Trip Start Jul 02, 2007
38Trip End Aug 03, 2007
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Turned out to be monkeys on the roof.
They are everywhere - the males grinding their teeth at each other and getting the dogs all excited, the smaller females and youngsters sneaking up on you and creating a paranoid feeling the second you step out your room. They steal things, so the authorities are rounding them up and sending them to Tajikistan - who apparently can't get enough of them. Interesting...
Hee! I can see the Himalayas from my window. I think. They are hazy. But whatever.
After some photos I set off for a place to ask about trekking. They proposed a shortish one in the Kinnaur area through to Spiti, which I had heard to be hard, but there are pictures of people doing it and they don't look like fell runners or anything.
As I sat thinking, the Belgians arrived, with irritating guy from yesterday in tow. I think he actually works here, but either way he pisses me off. He clung to us yesterday and apparently stuck with the Belgians today too. When they were talking trekking and they mentioned having me along as a possibility, dude butted in and effectively included me in the group [and therefore his charge] which annoyed me no end. No I don't need you, piss off. He may be trying to help, but you can bet he's getting something out of it, and besides, it's a principle thing: my rule is generally, if they approach you and do the 'where you from, what you doing, I can arrange a trek' spiel and then do not leave your side, I am not interested. Full stop. Irritating buggers. Interestingly he hasn't bothered me when I've been alone today, maybe he got the negative vibes...
It may be a harsh way of doing it, and it risks deterring the genuine nice ones, but I get a feeling about people and I trust that instinct. Also, it makes the whole thing a lot easier and reduces the persistent annoyance.
Anyway, the Belgians expressed an interest in the same trek, but with added jeep beforehand going to some places of interest. They went off to decide in their rooms - as with most groups of 5 decisions take a lot of talking over. When they returned they said they had a similar offer from a place down the hill which they felt better about. Jenny told me I was welcome to come along as long as there was room for 6 in the jeep. I said I'd come down to check it out myself. After a few minutes of thinking [the 6 in a jeep would mean a slight squish, everyone is ok with that as it is offset by having the price split 6 ways instead of 5, but the 6th person will not have a window seat. As the tag along, this is obviously me, but I can cope. Also, I had originally planned to just do the trek and do the other bit myself.] I decided it was worth it, and joined in.
Then began the big palava - first I needed my passport to obtain an inner-line permit for the area near Tibet. I must start to take my passport with me, but I don't like to carry it. So, up the hill. I also got my visa to get money out for it. Except it didn't work. Hmm. It worked in Delhi, so maybe the bank think it is stolen? So back up the hill again, this time for my emergency credit card. This worked, thank god, but only let me take out a certain amount. The rest I had to change from my emergency Pounds. That's another trip up the hill. The bank wouldn't change it without my passport, which was off getting an inner line permit. Argh. We leave at 8 on Monday morning, and tomorrow being Sunday no banks are open. I found the Belgians who had collected the passports already and had mine. Fortunately the bank closes at 8pm. Phew! Then I had to go up the hill again to collect my laundry. But I guess it's good practice for the trek.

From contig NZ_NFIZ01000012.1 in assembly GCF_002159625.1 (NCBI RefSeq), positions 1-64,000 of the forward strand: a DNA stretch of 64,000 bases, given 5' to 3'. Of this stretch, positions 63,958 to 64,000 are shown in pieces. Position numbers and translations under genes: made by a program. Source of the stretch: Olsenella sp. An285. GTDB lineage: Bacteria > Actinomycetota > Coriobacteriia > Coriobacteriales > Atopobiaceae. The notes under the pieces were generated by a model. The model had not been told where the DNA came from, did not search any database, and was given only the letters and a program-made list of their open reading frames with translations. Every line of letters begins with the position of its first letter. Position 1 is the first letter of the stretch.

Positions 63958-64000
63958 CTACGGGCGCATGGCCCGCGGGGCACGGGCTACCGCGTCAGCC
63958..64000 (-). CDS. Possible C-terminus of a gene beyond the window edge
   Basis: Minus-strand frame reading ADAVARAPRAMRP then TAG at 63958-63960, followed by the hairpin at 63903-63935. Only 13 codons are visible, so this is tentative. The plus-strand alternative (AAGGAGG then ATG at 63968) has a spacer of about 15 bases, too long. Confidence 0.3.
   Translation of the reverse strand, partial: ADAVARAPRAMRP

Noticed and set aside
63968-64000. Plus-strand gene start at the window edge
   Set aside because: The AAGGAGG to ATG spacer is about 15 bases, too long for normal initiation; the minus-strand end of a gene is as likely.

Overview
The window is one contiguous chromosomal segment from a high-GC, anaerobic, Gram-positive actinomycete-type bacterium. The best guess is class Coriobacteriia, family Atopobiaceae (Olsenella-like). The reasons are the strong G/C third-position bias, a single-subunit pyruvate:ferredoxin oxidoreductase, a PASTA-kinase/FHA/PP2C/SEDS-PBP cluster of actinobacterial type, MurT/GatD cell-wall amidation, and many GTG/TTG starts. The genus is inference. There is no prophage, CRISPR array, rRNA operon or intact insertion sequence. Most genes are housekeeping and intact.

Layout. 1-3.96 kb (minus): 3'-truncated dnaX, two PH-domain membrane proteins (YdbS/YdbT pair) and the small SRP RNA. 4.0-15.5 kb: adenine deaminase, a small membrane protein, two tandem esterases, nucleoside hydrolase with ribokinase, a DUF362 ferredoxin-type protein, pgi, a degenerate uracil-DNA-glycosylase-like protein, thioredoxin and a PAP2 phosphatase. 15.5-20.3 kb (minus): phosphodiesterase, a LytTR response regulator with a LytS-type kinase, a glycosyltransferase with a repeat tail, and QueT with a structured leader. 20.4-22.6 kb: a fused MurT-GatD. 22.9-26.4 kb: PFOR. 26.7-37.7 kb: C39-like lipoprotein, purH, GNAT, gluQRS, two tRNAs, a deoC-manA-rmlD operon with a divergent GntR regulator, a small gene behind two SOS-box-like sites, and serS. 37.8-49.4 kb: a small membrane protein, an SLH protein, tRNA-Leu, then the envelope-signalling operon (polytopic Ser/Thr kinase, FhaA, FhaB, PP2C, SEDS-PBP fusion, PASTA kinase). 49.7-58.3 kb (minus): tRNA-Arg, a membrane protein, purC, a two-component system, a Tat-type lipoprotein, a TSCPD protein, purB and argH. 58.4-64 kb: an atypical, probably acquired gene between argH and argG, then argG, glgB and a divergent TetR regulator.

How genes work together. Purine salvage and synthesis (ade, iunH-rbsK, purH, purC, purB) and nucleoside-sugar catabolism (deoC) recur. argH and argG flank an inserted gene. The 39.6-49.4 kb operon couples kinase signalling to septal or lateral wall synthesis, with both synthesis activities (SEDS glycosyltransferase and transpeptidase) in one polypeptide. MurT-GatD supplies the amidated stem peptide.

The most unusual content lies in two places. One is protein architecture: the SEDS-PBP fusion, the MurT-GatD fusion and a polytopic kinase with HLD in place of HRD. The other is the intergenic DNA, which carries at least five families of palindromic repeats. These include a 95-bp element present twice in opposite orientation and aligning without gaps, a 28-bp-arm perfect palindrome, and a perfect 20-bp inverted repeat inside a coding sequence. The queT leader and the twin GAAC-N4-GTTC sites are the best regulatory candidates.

At 8pm we all met up at the police guard post, where a policeman stands with a silly hat on. It's a bit like a turban except it has what looks like a fan-folded napkin splayed out of the top.
Then dinner - again at Himani's cos it is sooo good. It was only spoilt slightly by the overeager waiter who rushed forward to help and knocked my lime soda [real this time] over. After dinner the bill arrived with a bowl of aniseed seeds [called sonf] which are chewed. Quite nice really.
Then we wandered slowly back along the Ridge. It is a wide open area where people mill and watch people watching them. Hawkers [of the nice kind] sell toys - LED lights on a pen like thing with a hook, pinged high in the air by an elastic band and allowed to fall slowly by little wings. And long sausage balloons which are inflated and let go at ankle level to pfffft around loudly. It's a nice atmosphere and reminds me of the Bund in Shanghai. The 'older' Belgians [all teachers it turns out] bought some LEDs, and we continued on. A little stall selling red and white bits on a leaf caught our eye. It looked like pomegranate pieces with parmesan sprinkled on top in a vivid green leaf with syrup. It was wrapped up, coated in very thin tin foil and skewered on a cocktail stick with a glace cherry. Smelt like Turkish Delight. Tasted like a combination of toothpaste and floral toilet cleaner. Only Dirk and I really ate it, amid much hilarity as they fell apart and the tin foil stuck to Dirk's lips. We had been advised by the previous taster [a woman from Punjab] not to stick them in whole. Bless her, couldn't chew it. I was laughed at when I would eat the gross sweet [called mitha paan I think] but not the glace cherry. I don't like cherries, made perfect sense to me!
And then up the hill one final time, and to bed. Despite all the exertion I still cannot get to sleep. Very annoying.
Note to self: do not take pictures of the monkeys. The locals are dismissive ["There are plenty around here." No really?] and the monkeys get pissy.